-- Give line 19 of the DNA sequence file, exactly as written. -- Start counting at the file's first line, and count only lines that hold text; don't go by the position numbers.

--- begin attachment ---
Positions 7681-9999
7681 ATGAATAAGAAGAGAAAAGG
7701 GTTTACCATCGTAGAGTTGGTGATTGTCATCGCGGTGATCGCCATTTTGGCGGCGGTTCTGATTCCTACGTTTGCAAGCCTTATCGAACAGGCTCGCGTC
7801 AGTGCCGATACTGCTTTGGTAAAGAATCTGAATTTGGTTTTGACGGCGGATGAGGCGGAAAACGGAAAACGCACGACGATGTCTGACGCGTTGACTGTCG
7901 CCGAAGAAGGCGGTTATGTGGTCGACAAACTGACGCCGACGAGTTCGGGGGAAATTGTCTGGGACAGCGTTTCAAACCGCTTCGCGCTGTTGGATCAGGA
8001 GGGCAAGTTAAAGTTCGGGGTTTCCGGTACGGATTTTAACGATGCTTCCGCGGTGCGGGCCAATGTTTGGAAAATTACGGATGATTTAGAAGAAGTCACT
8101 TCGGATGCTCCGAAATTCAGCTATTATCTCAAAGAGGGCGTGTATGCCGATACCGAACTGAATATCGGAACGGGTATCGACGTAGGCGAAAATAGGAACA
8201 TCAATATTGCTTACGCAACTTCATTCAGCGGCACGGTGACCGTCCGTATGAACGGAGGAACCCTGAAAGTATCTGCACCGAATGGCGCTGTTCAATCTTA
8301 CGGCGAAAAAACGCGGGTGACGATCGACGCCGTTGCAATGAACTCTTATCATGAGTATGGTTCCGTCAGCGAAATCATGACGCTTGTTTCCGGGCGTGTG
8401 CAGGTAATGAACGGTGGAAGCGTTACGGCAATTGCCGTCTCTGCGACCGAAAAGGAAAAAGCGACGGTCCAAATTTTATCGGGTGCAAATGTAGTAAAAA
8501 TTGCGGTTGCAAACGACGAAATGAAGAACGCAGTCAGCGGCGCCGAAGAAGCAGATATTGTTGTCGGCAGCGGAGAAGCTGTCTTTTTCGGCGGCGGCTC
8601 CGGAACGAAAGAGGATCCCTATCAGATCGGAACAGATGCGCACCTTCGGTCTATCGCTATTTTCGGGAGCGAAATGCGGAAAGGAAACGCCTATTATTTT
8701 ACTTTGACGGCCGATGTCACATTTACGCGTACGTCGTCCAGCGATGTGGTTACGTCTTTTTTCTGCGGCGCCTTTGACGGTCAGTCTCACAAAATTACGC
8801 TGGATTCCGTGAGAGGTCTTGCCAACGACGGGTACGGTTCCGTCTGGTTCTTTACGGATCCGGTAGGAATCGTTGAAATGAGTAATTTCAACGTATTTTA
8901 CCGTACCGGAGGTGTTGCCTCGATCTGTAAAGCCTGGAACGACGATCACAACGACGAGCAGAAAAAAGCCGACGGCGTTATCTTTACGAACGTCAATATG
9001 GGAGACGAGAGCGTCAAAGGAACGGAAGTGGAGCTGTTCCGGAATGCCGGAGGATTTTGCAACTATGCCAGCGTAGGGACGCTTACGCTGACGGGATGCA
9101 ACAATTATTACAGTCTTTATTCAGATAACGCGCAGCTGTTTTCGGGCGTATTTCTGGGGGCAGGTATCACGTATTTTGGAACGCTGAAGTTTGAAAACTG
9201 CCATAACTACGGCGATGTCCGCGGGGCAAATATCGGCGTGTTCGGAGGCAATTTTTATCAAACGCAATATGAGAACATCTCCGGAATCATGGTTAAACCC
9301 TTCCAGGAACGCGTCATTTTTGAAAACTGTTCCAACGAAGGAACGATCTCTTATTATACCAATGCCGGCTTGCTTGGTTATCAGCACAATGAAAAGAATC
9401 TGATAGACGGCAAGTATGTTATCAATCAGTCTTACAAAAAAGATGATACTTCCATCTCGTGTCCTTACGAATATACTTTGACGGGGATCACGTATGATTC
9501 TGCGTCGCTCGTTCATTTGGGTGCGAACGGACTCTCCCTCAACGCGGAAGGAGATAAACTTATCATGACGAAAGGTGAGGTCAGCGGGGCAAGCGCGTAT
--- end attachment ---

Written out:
9301 TTCCAGGAACGCGTCATTTTTGAAAACTGTTCCAACGAAGGAACGATCTCTTATTATACCAATGCCGGCTTGCTTGGTTATCAGCACAATGAAAAGAATC